Interview with Dr. Matthew Crosston about the situation in Yemen, conducted by journalist Mohammad Homaeefar for the Tehran Times in Iran. August 2017
Yemen’s Ministry of Health estimates that at least 10,000 Yemenis died from lack of access to the international medical treatment that they had sought. What countries are responsible for the medieval siege that led to such catastrophe?
The obvious and easy short answer is that the Saudi-led and Saudi-constructed land, air, and sea blockade of Yemen is responsible. Since the official start of military operations on March 26, 2015 it has been incredibly difficult to import the necessary medicines needed for the treatment of both basic and more complex illnesses and diseases. Unfortunately, a more subtle and less-noticed aspect in the West about the blockade is that it has also hindered the importation of essential raw materials that would at least give local hospitals and clinics around Yemen the opportunity to manufacture their own medicines on site. The reason for this raw materials ban is the cursed multi-functionality of such resources: some of these raw materials that could make critical medicines could also, if stolen or commandeered by illicit actors, be used to manufacture explosives. Anything that has the potentiality for such dual-usage has been basically restricted by blockade forces. Alas, you can interpret that dual functionality in either liberal or conservative ways: if the latter, then local hospitals in Yemen would have access to these resources and thus be capable of manufacturing their own medicines. However, if the interpretation is liberal (and the Saudi-led blockade is certainly defining it in extremely liberal ways), then almost nothing gets through and hospitals and clinics are left to try to help the sick with almost no medicine whatsoever. This is what has caused an outbreak of illnesses and disease that really should not be existing at all.
Reports indicate that since the outbreak of Cholera in Yemen in April, attempt to get the disease under control have all been in vain. Thousands have been inflicted and around 1,900 lost their lives according to local sources. What should the UN do in this regard?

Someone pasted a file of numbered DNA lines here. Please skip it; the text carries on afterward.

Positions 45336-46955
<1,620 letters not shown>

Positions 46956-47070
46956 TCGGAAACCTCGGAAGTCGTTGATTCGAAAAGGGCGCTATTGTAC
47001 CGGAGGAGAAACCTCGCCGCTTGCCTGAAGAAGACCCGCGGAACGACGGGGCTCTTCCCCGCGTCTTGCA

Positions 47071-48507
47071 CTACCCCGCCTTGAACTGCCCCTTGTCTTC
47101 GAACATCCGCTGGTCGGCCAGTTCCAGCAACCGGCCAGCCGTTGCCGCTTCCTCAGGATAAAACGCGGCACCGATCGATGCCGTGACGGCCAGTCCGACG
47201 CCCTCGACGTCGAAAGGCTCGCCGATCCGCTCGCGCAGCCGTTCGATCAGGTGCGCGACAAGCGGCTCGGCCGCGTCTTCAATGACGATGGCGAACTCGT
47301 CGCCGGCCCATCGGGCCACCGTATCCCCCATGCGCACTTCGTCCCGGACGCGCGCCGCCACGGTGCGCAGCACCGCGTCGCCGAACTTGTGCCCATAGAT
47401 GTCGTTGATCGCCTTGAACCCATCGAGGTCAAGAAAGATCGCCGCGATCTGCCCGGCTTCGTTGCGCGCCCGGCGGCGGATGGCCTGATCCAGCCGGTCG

Given the information I relayed above, the only substantive and effective policy change the UN could try to do is directly appeal to and put influence on the Saudi-led coalition blockade. Specifically, the UN needs to define either a list of essential medicines or critical raw resources that could locally manufacture medicines and then ENSURE that the Saudi-led blockade would not interfere or hinder the delivery of such materials. In addition, if the UN was feeling especially pro-active and helpful (which, admittedly, it often doesn’t in active war zones), then it would also use UN-led forces to ensure the quality of the resources and their successful delivery to critical medical points all over Yemen. If these two things could be done, then there would be a significant improvement in the medical crisis in Yemen, if not necessarily a lessening of the political conflict overall.
Is the international community helping Yemen to combat cholera? What are the obstacles to the delivery of humanitarian aid?
Allow me to not repeat myself from the previous two questions and focus on some other nuances in this crisis that need more attention. First, war is not just complex, it is utterly chaotic. While the Saudi-led blockade continues to get in the way of the delivery of essential medicines and acts as a hindrance to international humanitarian organizations truly inspired and motivated to make a difference on the ground (like the Red Cross and WHO), Saudi Arabia also pledged fully, along with other countries like the United States, Kuwait, the UK, and Germany, $1.1 billion dollars to help alleviate the suffering and medical crisis in Yemen. How should we interpret this confusing contradictory policy? The nation that constructed the blockade and other major Western powers tacitly approving its continuation (which has basically caused this health crisis) are simultaneously pledging to alleviate suffering with financial aid?
One first immediate problem, of course, is that this pledge has not yet been fulfilled and so there is not nearly enough money being put into Yemen to alleviate suffering. The second problem is an internal one: as is the case with any war zone, it is nearly impossible to guarantee the safe and accurate delivery of supplies to those most in need because of organized crime, corruption, and illicit activity inside of the country. Just delivering the supplies in-country is not enough: they must be physically delivered to the very door of the needed facilities. Otherwise, the efficiency percentage plummets dramatically. In this case, not only will the cholera epidemic not improve, we will start to see the emergence of other diseases and medical crises will go unchecked. Unfairly, the pledge givers of aid usually demand that these internal problems get resolved before actual funds are dispersed. However, in this case, the same pledge-givers are the drivers of the situation creating the domestic obstacles. Hypocritical and contradictory dilemmas like these are what drive Yemen analysts to despair.